How the Kiwi OSD unit determines coordinates from GPS

Aug 04, 2005

From a posting by Kiwi Geoff to the Kiwi-OSD group on Yahoogroups .

Thanks to the careful observations of Sam Herchak and resulting caveats for using the Garmin "18" (in averaging mode), I thought it would be constructive to provide some guidelines on how to use a GPS to give position coordinates.

The following comments are (for the most part) general in nature and apply to most consumer GPS receivers. However I will also detail how to use the information displayed by KIWI OSD to allow users to be more confident about obtaining improved accuracy of their geo coordinates.

VTI's (Video Time Inserters) do not turn your GPS into a survey grade "positioning" device. Their focus is timestamping video, and report (as a bonus) what the GPS currently says the geo position is.

I think an analogy is helpful. We are used to seeing the path maps created by WinOccult, where there is a path and 1 sigma lines. If we knew the exact position of the star, and exact shape and orbit of the asteroid, there would be no need for 1 sigma lines. We would know the perfect path of the asteroid shadow. The 1 sigma lines give us a measure of the "probability" that the shadow will be contained within a certain width.

When we switch on a handheld GPS, it gives the impression that it knows exactly where we are, the LCD display is like a calculator with lots of significant digits - that imply precision. However the displayed coordinates should not be thought of as an exact dot on a map, but simply the centre of a "sigma circle", and that your position is "probably" within that circle.

When KIWI OSD is first switched on, it examines the data from the GPS until it knows the 'time' (to within 1 millisecond). It then displays the coordinates and other data, and then the time until the user presses a switch - to invoke the last remaining integrity check. One more press of the button starts the process from scratch again.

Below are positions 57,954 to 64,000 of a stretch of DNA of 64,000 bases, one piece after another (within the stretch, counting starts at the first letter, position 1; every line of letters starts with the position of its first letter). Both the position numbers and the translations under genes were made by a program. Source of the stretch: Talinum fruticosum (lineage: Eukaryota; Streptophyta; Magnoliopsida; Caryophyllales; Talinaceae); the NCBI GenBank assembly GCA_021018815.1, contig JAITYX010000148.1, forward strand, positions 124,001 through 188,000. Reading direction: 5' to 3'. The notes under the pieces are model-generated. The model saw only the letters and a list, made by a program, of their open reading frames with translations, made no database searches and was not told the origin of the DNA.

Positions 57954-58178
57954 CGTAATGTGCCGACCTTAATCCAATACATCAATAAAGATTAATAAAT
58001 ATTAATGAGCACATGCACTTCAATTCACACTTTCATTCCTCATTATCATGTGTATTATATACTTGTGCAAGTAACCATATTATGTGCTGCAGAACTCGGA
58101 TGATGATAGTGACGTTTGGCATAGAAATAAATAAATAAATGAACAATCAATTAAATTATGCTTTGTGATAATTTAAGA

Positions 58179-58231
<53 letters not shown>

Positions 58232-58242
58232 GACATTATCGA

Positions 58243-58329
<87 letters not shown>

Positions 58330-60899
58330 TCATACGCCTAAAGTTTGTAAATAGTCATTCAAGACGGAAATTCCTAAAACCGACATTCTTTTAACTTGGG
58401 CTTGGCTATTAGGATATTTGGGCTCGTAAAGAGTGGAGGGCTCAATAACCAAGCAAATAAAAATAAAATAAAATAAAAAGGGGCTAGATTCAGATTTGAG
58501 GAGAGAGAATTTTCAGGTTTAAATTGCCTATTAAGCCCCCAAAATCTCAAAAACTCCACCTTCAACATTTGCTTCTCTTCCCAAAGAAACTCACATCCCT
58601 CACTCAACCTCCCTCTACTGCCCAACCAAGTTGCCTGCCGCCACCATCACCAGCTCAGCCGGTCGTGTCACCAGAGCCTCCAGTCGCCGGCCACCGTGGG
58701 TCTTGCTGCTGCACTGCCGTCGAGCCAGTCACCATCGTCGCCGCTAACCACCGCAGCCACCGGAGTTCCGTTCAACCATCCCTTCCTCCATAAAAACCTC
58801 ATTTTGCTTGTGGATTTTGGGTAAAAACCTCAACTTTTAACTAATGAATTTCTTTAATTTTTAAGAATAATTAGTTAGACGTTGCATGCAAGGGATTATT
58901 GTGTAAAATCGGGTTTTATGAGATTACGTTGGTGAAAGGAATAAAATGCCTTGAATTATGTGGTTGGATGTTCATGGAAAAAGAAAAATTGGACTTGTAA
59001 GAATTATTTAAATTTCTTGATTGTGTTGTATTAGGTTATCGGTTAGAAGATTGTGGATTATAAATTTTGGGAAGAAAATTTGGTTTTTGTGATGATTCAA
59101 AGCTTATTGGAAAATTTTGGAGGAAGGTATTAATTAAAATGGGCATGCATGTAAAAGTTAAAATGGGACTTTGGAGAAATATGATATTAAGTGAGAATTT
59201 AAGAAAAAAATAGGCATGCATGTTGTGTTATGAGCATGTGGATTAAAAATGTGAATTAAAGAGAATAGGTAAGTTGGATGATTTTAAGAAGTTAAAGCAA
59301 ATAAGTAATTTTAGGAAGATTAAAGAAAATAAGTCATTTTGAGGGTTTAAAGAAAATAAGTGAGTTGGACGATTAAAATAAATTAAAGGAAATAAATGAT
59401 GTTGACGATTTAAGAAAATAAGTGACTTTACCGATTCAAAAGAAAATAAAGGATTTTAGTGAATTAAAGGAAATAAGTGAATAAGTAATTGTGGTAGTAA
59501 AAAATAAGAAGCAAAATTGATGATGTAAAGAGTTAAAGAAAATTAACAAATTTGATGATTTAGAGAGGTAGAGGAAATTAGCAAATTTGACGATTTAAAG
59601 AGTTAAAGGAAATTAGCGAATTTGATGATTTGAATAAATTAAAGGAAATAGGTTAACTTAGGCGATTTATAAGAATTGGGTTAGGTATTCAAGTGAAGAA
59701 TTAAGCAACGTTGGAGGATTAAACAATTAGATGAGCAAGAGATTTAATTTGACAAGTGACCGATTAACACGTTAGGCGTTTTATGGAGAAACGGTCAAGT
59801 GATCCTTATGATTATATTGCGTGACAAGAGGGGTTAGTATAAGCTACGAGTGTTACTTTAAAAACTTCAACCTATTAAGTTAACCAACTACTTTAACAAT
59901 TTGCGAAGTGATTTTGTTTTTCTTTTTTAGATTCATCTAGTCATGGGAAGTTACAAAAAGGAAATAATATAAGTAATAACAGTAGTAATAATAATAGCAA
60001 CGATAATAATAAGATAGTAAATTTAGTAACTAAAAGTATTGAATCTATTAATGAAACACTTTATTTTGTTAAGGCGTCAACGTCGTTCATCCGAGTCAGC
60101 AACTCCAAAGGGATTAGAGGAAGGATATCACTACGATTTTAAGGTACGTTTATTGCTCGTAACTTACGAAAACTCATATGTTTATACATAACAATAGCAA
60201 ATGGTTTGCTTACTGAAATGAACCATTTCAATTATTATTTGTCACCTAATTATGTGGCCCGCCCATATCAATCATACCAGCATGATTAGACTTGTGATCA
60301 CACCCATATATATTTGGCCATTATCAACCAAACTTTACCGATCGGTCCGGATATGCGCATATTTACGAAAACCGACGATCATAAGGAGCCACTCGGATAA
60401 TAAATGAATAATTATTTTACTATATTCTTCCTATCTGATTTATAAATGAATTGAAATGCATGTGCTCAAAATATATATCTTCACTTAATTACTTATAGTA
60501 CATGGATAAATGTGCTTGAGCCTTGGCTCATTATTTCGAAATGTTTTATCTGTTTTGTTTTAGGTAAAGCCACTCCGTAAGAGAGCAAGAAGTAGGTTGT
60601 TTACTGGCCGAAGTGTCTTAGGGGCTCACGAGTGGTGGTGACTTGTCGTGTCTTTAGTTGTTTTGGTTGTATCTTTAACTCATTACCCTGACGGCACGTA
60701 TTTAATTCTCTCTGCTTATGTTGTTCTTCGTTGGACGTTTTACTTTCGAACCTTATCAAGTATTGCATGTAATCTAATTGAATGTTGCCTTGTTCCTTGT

After initial powering on, the OSD is only concerned with the relevant data pertaining to time display. So the initial coordinates displayed can have a large sigma circle, and that 1 millisecond of timing precision = 300km position precision.

So how can a user be more confident about knowing the size of their "sigma circle"?

After the coordinates are displayed another line of numbers is displayed, careful attention to the first three numbers tells us how big our sigma circle is.

The first number is "Fix Status".

0 = Fix not available
1 = Non Differential Fix available.
2 = Differential Fix available (i.e. WAAS or Egnos).
6 = Estimated position

The second number is "Number of satellites in fix".

The more the merrier, but it depends where they are. If they are clumped together in the sky, a high number can still give a large sigma circle.

The third number is "HDOP = Horizontal Dilution of Precision".

This tells us the relative "size" of the sigma circle, the smaller the number the better. Anything above 2.0 should be treated with suspicion. We are looking for a number as close as possible to 1.

In theory it can go to 0.9, but as long as it is close to 1 you can be confident of a small sigma circle.

Important things to remember:

For those interested in how complex position and averaging can be, here are some good links: